Labour has warned Boris Johnson it is ready to take action through the courts if he tries to push through a No Deal Brexit against the will of Parliament.
Shadow Brexit secretary Sir Keir Starmer said the party would do ‘whatever it takes’ to prevent the UK leaving the EU at the end of the month without an agreement.
Addressing the Co-operative Party conference in Glasgow, Sir Keir said if the Prime Minister was unable to secure a deal at next week’s crucial EU summit, he must comply with the so-called Benn Act and seek a further delay.
‘If he can’t – or I should say won’t – get a deal we will take whatever steps are necessary to prevent our country crashing out of the EU without a deal,’ he said.
‘If No Deal is secured by this time next week, Boris Johnson must seek and accept an extension. That’s the law. No ifs, no buts.
‘And if he doesn’t, we’ll enforce the law – in the courts and in Parliament. Whatever it takes, we will prevent a no-deal Brexit.’
It comes as Brussels gave the green light for a weekend of intense negotiations aimed at hammering out an agreement ahead of a crunch summit on Thursday.
Sir Keir poured scorn on suggestions Mr Johnson could get round the law by accompanying a request for an extension with a second letter to the EU saying he did not really want one.
Shadow Brexit secretary Sir Keir Starmer (pictured) has said Labour will do ‘whatever it takes’ to prevent no-deal
Sir Keir poured scorn on suggestions Mr Johnson (pictured at a school in Beaconsfield, Buckinghamshire, yesterday) could get round the law by accompanying a request for an extension with a second letter to the EU saying he did not really want one
‘That’s the equivalent of attaching a post-it note to divorce papers saying ‘Only kidding’. It’s a ridiculous idea.’
With EU and UK officials continuing to negotiate over the weekend, Sir Keir said if the Prime Minister did succeed in getting an agreement, Labour would demand it was put to the public in a fresh referendum.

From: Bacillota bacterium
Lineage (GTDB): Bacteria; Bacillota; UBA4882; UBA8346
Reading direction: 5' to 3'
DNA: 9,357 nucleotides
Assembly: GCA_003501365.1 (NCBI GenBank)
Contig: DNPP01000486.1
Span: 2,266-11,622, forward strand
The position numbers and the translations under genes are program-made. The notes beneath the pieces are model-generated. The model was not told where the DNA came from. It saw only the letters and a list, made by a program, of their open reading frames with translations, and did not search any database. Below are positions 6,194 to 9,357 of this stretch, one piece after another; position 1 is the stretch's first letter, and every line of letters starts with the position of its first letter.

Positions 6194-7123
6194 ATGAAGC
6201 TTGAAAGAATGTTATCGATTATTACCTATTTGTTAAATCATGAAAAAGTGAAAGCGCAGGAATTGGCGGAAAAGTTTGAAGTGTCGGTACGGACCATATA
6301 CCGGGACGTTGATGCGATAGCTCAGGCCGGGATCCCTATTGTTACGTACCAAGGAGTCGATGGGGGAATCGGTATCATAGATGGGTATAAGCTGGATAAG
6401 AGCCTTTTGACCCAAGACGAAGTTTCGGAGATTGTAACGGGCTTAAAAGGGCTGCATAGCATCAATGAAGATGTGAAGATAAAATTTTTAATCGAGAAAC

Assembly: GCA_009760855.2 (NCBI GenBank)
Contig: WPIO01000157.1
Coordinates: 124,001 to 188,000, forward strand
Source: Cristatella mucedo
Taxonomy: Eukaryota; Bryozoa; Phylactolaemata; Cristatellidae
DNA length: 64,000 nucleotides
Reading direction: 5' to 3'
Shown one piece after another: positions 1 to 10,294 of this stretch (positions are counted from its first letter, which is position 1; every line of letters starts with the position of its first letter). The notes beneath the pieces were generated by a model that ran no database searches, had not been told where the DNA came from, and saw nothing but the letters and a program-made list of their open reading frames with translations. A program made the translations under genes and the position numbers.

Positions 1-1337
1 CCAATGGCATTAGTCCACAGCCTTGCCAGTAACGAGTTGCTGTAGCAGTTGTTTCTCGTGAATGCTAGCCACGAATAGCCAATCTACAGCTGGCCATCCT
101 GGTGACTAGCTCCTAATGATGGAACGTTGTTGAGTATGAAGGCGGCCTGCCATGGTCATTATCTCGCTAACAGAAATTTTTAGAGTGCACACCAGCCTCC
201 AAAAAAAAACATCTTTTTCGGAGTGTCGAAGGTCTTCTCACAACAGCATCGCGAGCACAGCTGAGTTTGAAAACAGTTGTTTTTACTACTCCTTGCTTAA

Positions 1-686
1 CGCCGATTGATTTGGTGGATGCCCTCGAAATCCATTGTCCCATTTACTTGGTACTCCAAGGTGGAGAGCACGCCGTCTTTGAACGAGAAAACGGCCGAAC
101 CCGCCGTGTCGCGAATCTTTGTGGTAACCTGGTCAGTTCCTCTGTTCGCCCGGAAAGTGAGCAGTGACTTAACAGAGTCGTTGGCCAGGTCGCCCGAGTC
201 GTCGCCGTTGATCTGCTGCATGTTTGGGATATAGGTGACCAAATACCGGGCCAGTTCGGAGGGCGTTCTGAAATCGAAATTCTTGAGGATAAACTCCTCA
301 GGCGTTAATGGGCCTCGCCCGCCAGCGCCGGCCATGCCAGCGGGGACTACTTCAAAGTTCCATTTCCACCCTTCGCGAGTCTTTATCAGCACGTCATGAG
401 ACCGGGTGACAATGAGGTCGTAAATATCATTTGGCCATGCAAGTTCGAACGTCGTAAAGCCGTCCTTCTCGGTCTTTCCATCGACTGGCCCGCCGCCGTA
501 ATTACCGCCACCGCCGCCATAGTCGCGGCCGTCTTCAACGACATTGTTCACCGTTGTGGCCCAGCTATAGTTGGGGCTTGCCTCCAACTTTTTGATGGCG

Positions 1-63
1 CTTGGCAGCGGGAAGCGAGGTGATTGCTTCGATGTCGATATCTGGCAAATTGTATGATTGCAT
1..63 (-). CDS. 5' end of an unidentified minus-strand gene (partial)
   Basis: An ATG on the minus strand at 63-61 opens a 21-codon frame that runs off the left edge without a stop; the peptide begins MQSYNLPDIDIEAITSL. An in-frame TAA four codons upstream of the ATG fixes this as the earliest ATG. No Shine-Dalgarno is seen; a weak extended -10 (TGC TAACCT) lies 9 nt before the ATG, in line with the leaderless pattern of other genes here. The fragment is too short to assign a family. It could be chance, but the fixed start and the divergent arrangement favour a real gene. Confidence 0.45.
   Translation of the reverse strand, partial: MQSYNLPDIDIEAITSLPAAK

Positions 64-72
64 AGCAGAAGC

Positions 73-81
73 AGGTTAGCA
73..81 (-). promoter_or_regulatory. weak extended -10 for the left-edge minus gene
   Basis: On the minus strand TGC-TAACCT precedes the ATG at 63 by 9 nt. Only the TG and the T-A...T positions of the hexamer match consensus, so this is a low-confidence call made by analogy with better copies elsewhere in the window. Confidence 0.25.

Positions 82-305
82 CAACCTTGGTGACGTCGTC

‘If Boris Johnson does manage to negotiate a deal then we will insist that it is put back to the people in a confirmatory vote,’ he said.
With Parliament set to sit in a special emergency Saturday session at the end of the week, Sir Keir said it appeared any agreement Mr Johnson was able to negotiate would be ‘even worse’ than Theresa May’s rejected deal.
‘No level playing field protections. No customs union. A green light to deregulate. That kind of deal can never be one Labour supports,’ he said.
Brexiteer MP John Redwood this morning took to the airwaves to suggest two countries the Prime Minister should mirror in his Brexit trade agreement.
It comes as Brexiteer MP John Redwood (pictured) took to the airwaves this morning to suggest two countries the Prime Minister should mirror in his Brexit trade agreement
What happens next in the Brexit crisis?
Sunday: Angela Merkel and Emmanuel Macron are due to meet in France. The dinner will be a key waypointer to whether a deal will be possible next week.
Monday: Parliament is due to return for the Queen’s Speech.
In Brussels, the EU will ‘take stock’ with Mr Barnier over whether the legal text meets their criteria and can be put before leaders for approval.
October 17-18: A crunch EU summit in Brussels. Any deal could be signed off by leaders here. If the talks have broken down, expect Boris Johnson to either boycott the event, or stage a dramatic walkout.
October 19: Parliament will sit on Saturday for the first time since the Falklands War.
If there is no Brexit deal by this date Remainer legislation obliges the PM to beg the EU for an extension to avoid No Deal. Mr Johnson is likely to force a vote to make MPs ‘own’ any delay, having said he would rather ‘die in a ditch’ than accept one.
If there is a deal in place, there will be a make-or-break vote on whether to back it. If passed by the Commons, the government will start rushing legislation through Parliament immediately.
Monday: Jeremy Corbyn has said that he will let Mr Johnson trigger an election after an extension has been secured.
This would probably be the first day when a motion can be brought to a vote under the Fixed Term Parliaments Act, or a confidence vote can be held.
October 31: The current deadline for the UK to leave the EU, which Mr Johnson has previously described as ‘do or die’.
Thursday, November 28: An election looks inevitable whichever way the Brexit drama goes. Legally there must be 25 working days between Parliament being dissolved and the election date. This looks to be the most likely date for a poll, given they are traditionally held on Thursdays.
Today marks the starting gun for fresh, ‘intensive’ negotiations between the EU and Mr Johnson’s team, following EU chief negotiator Michel Barnier’s declaration last night that a deal was possible within days.
It gave the green light for a weekend of intense negotiations aimed at hammering out an agreement ahead of a crunch summit on Thursday.
Mr Redwood suggested Mr Johnson should look for a free trade agreement.